“We value all our partnerships and have great momentum in bringing on broadcasters, cable operators, live sports and video publishers to power their video businesses across screens, but Disney is significant because of its vast, premium global content.”
– Shane Peros, Managing Director of Global Partnerships, Google (Src)
Via this partnership, advertisers are now able to find their relevant audience and target them efficiently across different channels of ESPN with a single buying option.
“As Disney Advertising Sales transforms how we engage the marketplace, delivering truly distinctive advertising solutions across our brands and media through a one-stop-shop, this agreement will ignite further innovation,”
First-party Data Usage
If you have been in digital publishing and advertising for a while, you might have an idea of how first-party data is going to dominate over the next few years. In the case of ESPN, the publisher partnered with a data management firm, Bluekai.
“We’re making sure we’re doing this in a privacy-safe way.”
But, before onboarding with Bluekai, the publisher analyzed the ESPN Analytics data to understand its audience. With Bluekai, ESPN assessed users’ behavior segments to accurately target the audience. Besides, the publisher created surveys to create segments and predict which person is more likely to convert.
April 12th, 2018 was the debut of ESPN+, a premium, subscribers-only service from ESPN. The paid video service offered a lot of stuff that visitors didn’t typically watch on ESPN properties. ESPN+ that is basically an improved version of the ESPN app was launched with a 7-day free trial.
After the trial period, a subscriber is asked to pay $4.99 per month or $49.99 per year to access the ESPN content. ESPN+ streams more than 10,000 live sporting events. Surprisingly, the publisher achieved 568,000 subscribers in just two days (Src).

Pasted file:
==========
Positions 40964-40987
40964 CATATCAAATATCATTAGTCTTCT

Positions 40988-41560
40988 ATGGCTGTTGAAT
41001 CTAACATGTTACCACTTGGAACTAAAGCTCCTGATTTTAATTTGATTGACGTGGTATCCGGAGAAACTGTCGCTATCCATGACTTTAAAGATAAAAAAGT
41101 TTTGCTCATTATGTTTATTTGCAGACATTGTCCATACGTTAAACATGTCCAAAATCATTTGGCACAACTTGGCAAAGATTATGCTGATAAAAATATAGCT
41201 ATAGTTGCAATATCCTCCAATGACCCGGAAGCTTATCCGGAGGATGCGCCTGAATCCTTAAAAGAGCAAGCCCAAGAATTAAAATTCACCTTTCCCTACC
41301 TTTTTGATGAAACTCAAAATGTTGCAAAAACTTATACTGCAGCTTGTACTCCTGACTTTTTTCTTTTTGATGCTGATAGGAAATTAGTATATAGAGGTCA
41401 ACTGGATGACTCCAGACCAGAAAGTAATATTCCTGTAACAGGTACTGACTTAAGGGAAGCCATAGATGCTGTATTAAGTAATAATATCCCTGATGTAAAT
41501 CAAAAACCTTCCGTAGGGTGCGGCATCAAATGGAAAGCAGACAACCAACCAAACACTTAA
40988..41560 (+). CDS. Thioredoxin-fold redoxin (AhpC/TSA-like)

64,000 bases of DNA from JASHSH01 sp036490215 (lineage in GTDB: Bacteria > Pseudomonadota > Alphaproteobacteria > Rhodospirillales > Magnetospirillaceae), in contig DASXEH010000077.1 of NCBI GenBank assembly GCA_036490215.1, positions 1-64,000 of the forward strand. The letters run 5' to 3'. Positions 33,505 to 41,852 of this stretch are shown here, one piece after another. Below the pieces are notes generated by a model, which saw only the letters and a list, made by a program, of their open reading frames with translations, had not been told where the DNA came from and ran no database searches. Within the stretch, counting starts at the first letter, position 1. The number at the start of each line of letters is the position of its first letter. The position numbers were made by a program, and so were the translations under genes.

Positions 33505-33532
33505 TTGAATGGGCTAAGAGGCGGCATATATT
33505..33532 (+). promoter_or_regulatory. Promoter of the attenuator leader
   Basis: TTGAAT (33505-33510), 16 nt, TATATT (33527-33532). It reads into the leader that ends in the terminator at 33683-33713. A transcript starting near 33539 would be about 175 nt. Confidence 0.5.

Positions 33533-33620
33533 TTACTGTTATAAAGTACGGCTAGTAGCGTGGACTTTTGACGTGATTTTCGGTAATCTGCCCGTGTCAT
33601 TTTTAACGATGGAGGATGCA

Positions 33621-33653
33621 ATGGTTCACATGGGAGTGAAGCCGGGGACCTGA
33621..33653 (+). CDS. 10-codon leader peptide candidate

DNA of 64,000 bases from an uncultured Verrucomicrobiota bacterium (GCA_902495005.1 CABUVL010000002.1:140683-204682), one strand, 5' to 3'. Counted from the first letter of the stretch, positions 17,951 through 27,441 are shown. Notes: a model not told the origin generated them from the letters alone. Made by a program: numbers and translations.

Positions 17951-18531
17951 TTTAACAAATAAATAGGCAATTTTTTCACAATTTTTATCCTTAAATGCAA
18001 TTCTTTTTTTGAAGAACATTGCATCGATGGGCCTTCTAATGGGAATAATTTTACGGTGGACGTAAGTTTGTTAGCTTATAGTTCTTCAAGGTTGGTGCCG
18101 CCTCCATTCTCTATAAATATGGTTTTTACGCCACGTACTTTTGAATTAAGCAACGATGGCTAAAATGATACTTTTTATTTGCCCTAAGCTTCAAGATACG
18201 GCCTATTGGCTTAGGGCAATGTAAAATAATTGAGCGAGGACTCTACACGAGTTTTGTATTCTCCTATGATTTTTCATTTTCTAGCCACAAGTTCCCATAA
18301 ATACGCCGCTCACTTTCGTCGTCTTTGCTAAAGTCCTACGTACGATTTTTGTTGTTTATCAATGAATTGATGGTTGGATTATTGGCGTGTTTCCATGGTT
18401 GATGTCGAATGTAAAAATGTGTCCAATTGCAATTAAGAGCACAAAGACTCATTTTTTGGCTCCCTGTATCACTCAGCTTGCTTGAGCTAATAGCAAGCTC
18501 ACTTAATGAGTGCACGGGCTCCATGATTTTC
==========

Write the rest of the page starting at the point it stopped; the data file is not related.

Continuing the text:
“Very quickly, a wide range of sports fans have seen the value of ESPN+. With high-quality programming and an outstanding user experience, ESPN and DTCI [Disney Direct to Consumer and International] are expanding the ways Disney is serving sports fans.”
– Jimmy Pitaro, President, ESPN
As announced by the parent company, the future of Disney is streaming and the past is linear cable television.
“The biggest challenge that ESPN+ will face is convincing people that it’s not just some paid mishmash of stuff that ESPN finds unworthy of its core, traditional channels.”
So, how did the publisher face the challenges and boost the subscriptions? Answer to this question is – content bundling. Disney announced that if visitors want to access ESPN+ content, they can buy Disney+, Hulu+, and ESPN+ together at $12.99 per month.
Since individual subscriptions to the programs cost $19 per month, content bundling saved $9 every month for the visitors. At the end of Q2, 2019, ESPN+ had 2.4 million subscribers according to a resource. And, by the start of 2020, there are more than 7.6 million subscribers to ESPN+ (Src).
As stated above, ESPN is a flagship network that reaches hundreds of millions of visitors every month, more than any other sports website. Every week, the publisher produces 500+ video content featuring exclusive content, interviews, and more. One has to experiment and pick up the best for their business and that’s what ESPN did. They were able to stay ahead — from RTB to video ads to OTT — because they were constantly looking out for ways to improve the business and experiment. So, what ESPN strategy did you like? Let us know in the comments below.